In horror novels, homosexuals and other sexual minorities are dragged in to add some kinky spice to the whole gruesome stew. Whitley Strieber's abysmal The Hunger (filmed with David Bowie and Catherine Deneuve) features a bisexual she-vampire who sets out to win the heart of another woman without any regard for the lady's feelings in the matter. In Russell Martin's execrable The Desecration of Susan Browning, a woman loses her husband to a wealthy rival who turns out to be a transsexual (and in league with the devil, natch.) Thomas H. Cook's well-written Blood Innocents features two lesbians who are hacked to pieces by the son of one of their clients; they raised extra money by letting people watch them make love to each other). Despite the sensational aspects to the story, Cook is fairly charitable to the gay characters.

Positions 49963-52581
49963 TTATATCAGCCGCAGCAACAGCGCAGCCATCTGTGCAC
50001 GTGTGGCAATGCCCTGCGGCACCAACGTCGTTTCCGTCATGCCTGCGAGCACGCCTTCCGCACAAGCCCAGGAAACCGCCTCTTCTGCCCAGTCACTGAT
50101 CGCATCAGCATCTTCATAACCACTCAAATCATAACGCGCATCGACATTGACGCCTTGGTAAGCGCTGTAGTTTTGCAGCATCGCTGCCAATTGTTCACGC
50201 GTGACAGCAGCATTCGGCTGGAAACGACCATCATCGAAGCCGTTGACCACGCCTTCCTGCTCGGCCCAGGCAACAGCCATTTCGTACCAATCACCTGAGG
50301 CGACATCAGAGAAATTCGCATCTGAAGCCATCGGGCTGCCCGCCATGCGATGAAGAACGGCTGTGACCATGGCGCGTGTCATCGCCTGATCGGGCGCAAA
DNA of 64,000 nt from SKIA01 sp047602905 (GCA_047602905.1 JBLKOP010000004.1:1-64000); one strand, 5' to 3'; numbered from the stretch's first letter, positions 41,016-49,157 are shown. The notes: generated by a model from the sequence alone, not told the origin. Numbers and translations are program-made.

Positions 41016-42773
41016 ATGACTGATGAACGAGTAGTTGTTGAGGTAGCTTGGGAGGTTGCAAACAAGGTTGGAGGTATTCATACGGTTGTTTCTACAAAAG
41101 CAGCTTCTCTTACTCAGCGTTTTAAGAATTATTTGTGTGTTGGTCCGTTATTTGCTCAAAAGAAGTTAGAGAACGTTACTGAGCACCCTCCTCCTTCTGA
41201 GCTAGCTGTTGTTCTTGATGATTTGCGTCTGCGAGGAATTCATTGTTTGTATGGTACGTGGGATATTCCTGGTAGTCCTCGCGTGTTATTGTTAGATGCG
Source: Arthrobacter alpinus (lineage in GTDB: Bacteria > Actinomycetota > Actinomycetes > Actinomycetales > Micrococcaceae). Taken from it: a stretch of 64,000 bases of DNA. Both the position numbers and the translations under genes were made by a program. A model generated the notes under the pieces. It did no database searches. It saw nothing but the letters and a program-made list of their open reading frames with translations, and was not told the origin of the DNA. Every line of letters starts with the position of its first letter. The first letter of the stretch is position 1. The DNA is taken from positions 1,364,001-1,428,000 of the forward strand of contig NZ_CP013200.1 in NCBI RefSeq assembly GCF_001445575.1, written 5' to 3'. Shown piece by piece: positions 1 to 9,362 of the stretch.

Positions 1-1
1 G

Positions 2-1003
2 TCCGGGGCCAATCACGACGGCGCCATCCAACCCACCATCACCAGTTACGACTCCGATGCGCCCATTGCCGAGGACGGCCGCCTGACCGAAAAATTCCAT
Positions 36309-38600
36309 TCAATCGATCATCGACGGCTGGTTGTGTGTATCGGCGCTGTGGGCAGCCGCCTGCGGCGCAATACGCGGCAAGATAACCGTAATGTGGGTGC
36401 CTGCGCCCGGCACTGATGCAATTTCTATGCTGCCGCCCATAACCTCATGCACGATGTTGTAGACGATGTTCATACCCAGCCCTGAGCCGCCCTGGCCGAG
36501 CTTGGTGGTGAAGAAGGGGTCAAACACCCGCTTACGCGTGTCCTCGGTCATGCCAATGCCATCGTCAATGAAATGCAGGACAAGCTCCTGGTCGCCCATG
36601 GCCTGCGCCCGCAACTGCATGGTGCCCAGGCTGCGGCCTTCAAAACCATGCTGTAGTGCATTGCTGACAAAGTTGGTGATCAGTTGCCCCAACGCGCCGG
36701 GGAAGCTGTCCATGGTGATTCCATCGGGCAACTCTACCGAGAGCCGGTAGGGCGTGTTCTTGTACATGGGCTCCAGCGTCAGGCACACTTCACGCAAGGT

James Herbert, one of the most popular writers in the horror field today, always has one or two gay characters in his novels. Herbert is an enigma; one can never quite say his characters are "positive," yet one often senses he holds a strange compassion for them, as he does for all the other people he bashes, smashes, bloodies, and mutilates in his gruesomely descriptive prose. In The Rats (which, along with its sequel, Lair, is probably the best of the nature-gone-amok novels), the first victim of the mutated rodents is a middle-aged male homosexual who, unhinged when he is found out, becomes a pitiful drunkard. Not long afterwards, he wanders into a dilapidated house in a slum by the docks of London and dies. The rats had tasted their first human blood, writes Herbert. In the two or three pages that Herbert uses to give us a biographical sketch of Henry Guilfoyle, he works up surprising sympathy for the man, whose life has been ruined by antiquated attitudes and by his own failure to fight back.